July 6: Shopping, a Pig Roast, and the Party Continues.
In the morning, the crews of SCOOTS and Cavale dinghied ashore, where we piled into Geary's pickup truck (two in the front, six in the back, yes this is Mexico) for the ride into Mulegé. Mulegé is a town of a couple thousand people, crouched along the Santa Rosalia River. According to Geary, the bridges wash out and are rebuilt every couple of years. Geary was a great host, taking us around to three abarrotes (small grocery stores), which all have different offerings, so we could procure all the items on our lists.
In the afternoon, SCOOTS and Cavale
headed south to Playa Buenaventura, where we reunited with the rest of the boats from the El Burro anchorage. Apparently, the Fourth of July Week festivities had continued in our absence, the previous night.
Mark and Olivia, the owners of the Playa Buenaventura Restaurant and Resort, and their son, Nathan, put out a delicious spread of food - roast pig, veggies, mashed potatoes, cole slaw and dessert - and told us to eat all we could (for 200 pesos each). We did. Their two dogs and a lilac-crowned parrot named Georgia also hang out in the rustic restaurant, which looks out over beautiful Playa Buenaventura. The walls and rafters are festooned with a quirky, eclectic assortment of posters and paraphernalia, including a shirt worn by Travis Pastrana in a local motor sports event (bearing his signature #199), and donated to the restaurant's collection when he dropped by afterwards. The food and the hospitality of the Playa Buenaventura Restaurant can't be beat!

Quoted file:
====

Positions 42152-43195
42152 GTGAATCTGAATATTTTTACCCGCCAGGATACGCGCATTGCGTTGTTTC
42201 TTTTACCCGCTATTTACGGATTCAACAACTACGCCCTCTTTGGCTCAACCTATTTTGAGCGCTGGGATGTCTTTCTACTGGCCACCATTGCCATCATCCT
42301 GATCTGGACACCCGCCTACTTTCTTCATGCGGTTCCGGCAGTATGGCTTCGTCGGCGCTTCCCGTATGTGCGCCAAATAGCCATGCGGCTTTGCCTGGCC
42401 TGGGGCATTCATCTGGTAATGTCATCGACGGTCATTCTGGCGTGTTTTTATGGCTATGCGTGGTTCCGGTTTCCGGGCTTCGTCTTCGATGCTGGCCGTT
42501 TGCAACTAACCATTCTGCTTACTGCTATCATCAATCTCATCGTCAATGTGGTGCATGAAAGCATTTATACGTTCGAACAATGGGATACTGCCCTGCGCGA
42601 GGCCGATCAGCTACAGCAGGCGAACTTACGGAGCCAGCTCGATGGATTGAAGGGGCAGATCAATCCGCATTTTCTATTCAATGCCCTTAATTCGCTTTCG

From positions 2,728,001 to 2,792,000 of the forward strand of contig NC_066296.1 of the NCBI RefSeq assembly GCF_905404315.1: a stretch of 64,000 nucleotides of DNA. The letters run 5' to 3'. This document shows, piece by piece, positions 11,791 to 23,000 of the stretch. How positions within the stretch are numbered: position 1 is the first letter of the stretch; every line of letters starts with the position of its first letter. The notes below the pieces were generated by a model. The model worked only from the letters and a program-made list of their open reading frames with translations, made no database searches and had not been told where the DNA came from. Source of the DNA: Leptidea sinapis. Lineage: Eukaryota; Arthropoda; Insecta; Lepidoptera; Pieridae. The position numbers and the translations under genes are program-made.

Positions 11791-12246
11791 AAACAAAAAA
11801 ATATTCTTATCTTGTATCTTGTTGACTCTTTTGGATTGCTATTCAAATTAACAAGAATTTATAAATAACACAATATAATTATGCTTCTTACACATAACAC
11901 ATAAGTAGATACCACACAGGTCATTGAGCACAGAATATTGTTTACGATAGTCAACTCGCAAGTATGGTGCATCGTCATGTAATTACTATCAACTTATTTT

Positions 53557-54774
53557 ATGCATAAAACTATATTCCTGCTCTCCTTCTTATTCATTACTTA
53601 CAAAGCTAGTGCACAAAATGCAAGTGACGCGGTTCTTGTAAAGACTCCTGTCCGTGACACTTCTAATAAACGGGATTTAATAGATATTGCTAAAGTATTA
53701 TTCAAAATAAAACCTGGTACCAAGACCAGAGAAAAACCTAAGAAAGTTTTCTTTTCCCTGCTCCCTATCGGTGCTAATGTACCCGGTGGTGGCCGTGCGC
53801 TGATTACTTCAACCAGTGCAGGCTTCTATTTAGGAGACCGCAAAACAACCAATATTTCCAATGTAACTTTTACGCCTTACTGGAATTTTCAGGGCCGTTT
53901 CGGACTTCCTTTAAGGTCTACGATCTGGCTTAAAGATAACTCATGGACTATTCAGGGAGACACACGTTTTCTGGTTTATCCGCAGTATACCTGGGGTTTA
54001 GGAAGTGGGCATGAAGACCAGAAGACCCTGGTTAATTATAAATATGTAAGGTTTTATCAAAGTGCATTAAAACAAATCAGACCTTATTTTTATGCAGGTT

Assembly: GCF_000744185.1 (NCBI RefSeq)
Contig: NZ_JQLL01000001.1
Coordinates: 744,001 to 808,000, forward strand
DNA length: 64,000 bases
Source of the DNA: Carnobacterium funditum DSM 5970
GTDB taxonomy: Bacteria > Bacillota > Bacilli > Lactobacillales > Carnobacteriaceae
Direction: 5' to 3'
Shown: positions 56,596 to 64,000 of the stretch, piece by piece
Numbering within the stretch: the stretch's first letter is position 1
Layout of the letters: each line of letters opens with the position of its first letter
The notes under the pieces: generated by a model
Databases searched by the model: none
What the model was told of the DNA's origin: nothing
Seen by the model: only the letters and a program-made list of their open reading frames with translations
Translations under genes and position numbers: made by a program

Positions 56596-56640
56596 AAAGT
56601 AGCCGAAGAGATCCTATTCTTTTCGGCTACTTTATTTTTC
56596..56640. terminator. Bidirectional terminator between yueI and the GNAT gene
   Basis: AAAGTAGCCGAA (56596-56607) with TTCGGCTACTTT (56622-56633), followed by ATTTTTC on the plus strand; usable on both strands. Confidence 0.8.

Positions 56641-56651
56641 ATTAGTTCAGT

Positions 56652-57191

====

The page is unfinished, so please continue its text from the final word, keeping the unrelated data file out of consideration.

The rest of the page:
July 7: Eric Runs the Net, and Birthday Party #3.
This morning, Eric had his first stint as net controller for the Sonrisa HAM net. As net controller, his duties include making all the “official” statements and disclaimers for the net, coordinating check-ins and messages from other boats, cutting to Geary at the appointed time for his weather forecast, and generally keeping things running smoothly. He volunteered to help out “once in awhile” as the net controller pickings are pretty thin, this time of year, when most cruisers are somewhere else. The net managers asked him to take every Tuesday's net, and he has obliged. This is quite a commitment, from someone who most of the time doesn't know - and usually doesn't need to know - what day of the week it is, as is the case with most cruisers. He set an alarm on his phone to go off every Tuesday morning, so he'll know it's his day.
Steve, who was originally introduced to us as “the celebrity crew” of the catamaran Viva
(skippered by Viva Bob) turned 75 years old today. All the cruisers in the anchorage came ashore in the afternoon to cheer his accomplishment, including enjoying a couple of cakes that Becky, from Manatee
, had arranged for Mark and Olivia to provide for the occasion, and some truly scrumptious burgers grilled by Nathan. It was a fun afternoon!
July 8: All Parties Must End and Van Dumps the Kayak.